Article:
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Hard to get in and out of gear on 98 V8 - Gearchange/Gearbox/Clutch - The Lotus Forums Jump to content
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Hard to get in and out of gear on 98 V8

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I've been having some problem getting in and out of gear, I heard it's normal. But just recently it's getting more and more annoying. Also every time I park my car in the garage I won't be able to pull the gear out of 1st. I need to let the car roll for a little bit & then I can pull out of gear. Sometimes I need to try many times before I can get out of first gear. Also sometimes it's hard to get in and out of reverse as well.

When I'm doing a three point turn it takes tremendous effort, I'm always struggling w/it.

Any suggestion? Anyone has the same problem? Will re-bleed the clutch fix this?

Alan

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don't know exactly if a re-bleed of hydraulic system will work only. As i have the same symptoms , but also a known as faulty clutch-spline and clutch. If repositioning of gearshift system and bleeding of clutch does not fix your problem the only way is to remove gearbox. Anyway -grease added to the spline in general or a complete spline rebuild , you need to remove the gearbox...


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It's better you fix it up early. I ended up with an complete "turn-around" of one of the friction plates. It stopped in the wrong way directly on the spline-toothing . So no movement under pressure release was possible. I have got used parts from an other owners car via "R&B" and improvised/reassembled the clutch system. But the spline is still worn out in one section... .


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to name the things if I see them, that's what I call integrity..

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Mine sometimes does the same thing (I think a lot of them do) so bleeding the clutch isn't a bad idea, it's just a pain to get all the air out.


Paddle Faster, I hear Banjos!

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I'd certainly pursue the idea that your not getting full clutch engagement (when you press the pedal your not getting the full response at the other end), first.

When I had to get my gear box rebuild at 36K miles and 9 years old my slave cylinder was rusted to fuck internally and a right off - why doesn't the service manual list Clutch fluid replacement at 2 years intervals like the brake I have to ask?). I did the gearbox out and reinstall myself (with help from my female spanner slave) and the clutch just didn't want to play afterwards - turned out all the disruption had been the last thing for an already severley corroded slave cylinder.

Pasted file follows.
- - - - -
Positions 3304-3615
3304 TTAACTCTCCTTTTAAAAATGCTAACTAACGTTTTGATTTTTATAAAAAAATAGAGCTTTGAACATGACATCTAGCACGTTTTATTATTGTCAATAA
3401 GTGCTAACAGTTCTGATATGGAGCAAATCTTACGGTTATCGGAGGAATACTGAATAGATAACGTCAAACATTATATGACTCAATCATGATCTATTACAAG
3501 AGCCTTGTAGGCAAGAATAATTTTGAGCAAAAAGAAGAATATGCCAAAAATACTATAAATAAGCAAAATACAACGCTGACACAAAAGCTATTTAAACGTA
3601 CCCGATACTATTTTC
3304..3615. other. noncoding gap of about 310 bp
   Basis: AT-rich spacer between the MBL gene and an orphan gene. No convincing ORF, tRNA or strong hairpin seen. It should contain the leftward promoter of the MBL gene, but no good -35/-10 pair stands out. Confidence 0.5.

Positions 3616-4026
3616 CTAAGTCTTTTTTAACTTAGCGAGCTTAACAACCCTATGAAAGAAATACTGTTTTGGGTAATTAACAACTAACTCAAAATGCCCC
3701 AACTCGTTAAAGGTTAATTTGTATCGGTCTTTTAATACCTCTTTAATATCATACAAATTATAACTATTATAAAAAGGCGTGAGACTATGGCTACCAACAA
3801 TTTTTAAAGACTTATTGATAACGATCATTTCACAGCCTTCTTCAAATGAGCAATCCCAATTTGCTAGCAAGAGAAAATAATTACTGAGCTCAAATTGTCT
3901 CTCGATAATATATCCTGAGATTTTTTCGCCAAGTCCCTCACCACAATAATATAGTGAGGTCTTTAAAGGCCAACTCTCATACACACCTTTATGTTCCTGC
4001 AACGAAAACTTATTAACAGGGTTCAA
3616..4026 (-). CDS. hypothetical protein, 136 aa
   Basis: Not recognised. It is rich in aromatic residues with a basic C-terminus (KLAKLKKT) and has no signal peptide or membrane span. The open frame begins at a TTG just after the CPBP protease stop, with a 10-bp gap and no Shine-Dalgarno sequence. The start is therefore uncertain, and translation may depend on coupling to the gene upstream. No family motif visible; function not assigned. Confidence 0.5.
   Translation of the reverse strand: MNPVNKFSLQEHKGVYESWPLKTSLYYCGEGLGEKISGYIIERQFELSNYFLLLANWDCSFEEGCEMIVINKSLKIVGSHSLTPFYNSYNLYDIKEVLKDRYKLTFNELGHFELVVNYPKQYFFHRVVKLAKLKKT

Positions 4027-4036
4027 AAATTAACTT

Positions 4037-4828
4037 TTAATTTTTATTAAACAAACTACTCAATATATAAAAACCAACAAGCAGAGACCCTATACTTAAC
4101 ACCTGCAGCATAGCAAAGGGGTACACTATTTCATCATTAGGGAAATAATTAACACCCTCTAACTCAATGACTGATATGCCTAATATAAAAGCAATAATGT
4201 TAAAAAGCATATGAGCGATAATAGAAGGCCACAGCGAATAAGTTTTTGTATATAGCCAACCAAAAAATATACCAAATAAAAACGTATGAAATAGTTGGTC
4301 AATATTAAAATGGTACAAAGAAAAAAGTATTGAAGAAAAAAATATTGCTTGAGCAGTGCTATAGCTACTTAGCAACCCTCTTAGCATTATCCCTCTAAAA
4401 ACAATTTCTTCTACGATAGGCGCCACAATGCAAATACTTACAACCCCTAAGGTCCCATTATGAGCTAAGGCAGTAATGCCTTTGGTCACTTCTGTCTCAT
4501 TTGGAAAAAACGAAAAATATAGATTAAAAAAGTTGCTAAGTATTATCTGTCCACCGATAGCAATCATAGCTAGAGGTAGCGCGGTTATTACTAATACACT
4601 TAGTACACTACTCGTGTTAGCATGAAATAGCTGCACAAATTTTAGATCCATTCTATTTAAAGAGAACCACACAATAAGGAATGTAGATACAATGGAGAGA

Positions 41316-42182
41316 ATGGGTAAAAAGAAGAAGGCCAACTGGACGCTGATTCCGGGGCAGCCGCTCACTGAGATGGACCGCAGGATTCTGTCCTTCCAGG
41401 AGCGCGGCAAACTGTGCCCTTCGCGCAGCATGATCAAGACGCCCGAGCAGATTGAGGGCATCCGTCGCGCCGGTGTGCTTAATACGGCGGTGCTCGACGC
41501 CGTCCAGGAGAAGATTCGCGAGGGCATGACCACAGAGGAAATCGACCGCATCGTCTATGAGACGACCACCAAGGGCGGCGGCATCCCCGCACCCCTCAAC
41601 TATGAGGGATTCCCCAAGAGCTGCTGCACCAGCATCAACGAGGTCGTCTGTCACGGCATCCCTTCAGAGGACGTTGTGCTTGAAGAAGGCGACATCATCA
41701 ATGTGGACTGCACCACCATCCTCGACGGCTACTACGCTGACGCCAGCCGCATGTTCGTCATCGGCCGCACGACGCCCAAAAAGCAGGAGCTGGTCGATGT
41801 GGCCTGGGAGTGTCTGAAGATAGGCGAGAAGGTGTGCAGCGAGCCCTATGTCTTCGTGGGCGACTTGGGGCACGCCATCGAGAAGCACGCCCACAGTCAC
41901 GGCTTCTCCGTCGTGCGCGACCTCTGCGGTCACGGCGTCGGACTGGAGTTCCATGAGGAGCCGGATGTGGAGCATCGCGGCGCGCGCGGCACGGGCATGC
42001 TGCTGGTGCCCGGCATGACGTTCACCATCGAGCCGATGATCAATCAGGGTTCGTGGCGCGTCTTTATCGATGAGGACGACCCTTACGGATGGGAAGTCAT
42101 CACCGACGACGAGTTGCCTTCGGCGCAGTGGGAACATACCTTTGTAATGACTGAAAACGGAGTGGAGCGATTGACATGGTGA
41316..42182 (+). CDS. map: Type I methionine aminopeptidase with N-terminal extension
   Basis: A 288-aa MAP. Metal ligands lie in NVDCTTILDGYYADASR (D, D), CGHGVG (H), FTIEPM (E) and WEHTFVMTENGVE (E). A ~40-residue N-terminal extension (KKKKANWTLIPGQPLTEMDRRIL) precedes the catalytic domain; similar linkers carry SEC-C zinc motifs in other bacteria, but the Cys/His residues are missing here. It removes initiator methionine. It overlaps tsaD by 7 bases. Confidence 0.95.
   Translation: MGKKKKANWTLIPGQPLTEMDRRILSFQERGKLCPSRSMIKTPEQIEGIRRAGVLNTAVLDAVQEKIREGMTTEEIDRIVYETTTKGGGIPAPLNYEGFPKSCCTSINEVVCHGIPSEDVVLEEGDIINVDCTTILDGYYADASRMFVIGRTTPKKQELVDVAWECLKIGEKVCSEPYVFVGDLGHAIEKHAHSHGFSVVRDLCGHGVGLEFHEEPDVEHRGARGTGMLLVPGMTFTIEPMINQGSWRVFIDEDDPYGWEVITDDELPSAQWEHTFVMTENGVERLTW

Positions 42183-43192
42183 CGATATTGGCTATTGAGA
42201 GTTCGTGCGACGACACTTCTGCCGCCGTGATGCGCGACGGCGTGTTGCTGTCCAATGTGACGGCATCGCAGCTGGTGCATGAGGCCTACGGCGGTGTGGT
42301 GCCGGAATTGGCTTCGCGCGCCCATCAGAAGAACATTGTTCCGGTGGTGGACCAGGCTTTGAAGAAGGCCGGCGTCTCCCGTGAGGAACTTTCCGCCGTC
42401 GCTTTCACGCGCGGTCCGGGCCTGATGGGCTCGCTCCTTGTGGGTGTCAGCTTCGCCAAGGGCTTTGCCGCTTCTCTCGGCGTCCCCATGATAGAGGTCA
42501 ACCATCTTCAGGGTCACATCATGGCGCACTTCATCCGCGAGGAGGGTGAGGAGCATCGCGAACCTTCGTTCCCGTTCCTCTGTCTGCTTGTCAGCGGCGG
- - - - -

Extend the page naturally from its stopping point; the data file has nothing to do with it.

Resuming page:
I'd make every effort to ensure the hydraulics that operate the clutch are working properly before pulling the gearbox to inspect the clutch and splines...

The symptoms suggest to me either: 1. Clutch pedal travel is providing insufficient clutch movement. or 2. Splines insufficient lubricated/damaged.....

Jeff H

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in the later versions is the clutch hydraulic feed a part of the brake reservoir system, that means that you have to change/bleed the liquids in the clutch system also, as it gets mixed up with the renewed brake. I think that is nothing to note for a mechanic. But if they have forgotten to note it in the first worksheets, than it is a problem -as those cars have a separate untouched system (right?!)


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to name the things if I see them, that's what I call integrity..

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Have had this problem for about 5 years ,thought it would improve with regular use,not so.I did bleed the system last year but it failed to cure the problem.I have heard it is always the same one of the two friction plate splines that chews up because the input shaft is to short ,I plan on pulling the box this summer to have a look at things.I will keep you posted with what I find.


Dave Hopwood

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I assume the master/slave cylinder on the V8 is the same as on the 4 pot..

Where the metal actuator rod connects to the clutch fork, there is a sort of hollow bolt with a lock nut that the rod goes inside.

As the clutch wears, you sometimes need to move the location of the hollow bolt to take up the slack as the clutch wears.

It could simply be this that needs adjusting.

Is the slave cylinder seal has gone, it will leak fluid, but will still operate ok as long as there is spare fluid in the resevoir. (Mine was doing this recently, and there were no symtoms until I got air in the system).

The other obvious one is that if you are still running with the original red plastic hose, it could be swelling in the heat. Most people have swapped them for the braided steel ones.

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as we are talking about plastics, Alan -your '98 does have the Kelsey-Haynes ABS with the Brake-Fluid Reservoir and the clutch feed as one of the reservoirs exits, right?! So you have not the red plastic pressure line -and instead of that an ordinary steel pipe? (brake pipe material) .

But look on your left exhaust pipe in the left rear wheelhouse -above of that is an rubber pipe/flexible pipe (what is not a good solution in order to the heat transferred in that area..). Those pipes can also get brittle, or can fail inside (as same as an brake rubber pipe on the calipers..)


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to name the things if I see them, that's what I call integrity..

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as there is no real torsion (if the enine/gearbox moves sideways under axeleration) you can add a piece of steel-brake pipe (in a spiralic orientation) instead of the rubber pipe. An heatshield is also a good way to fight against the heat from exhaust and bubbles of air in the hydraulic system... .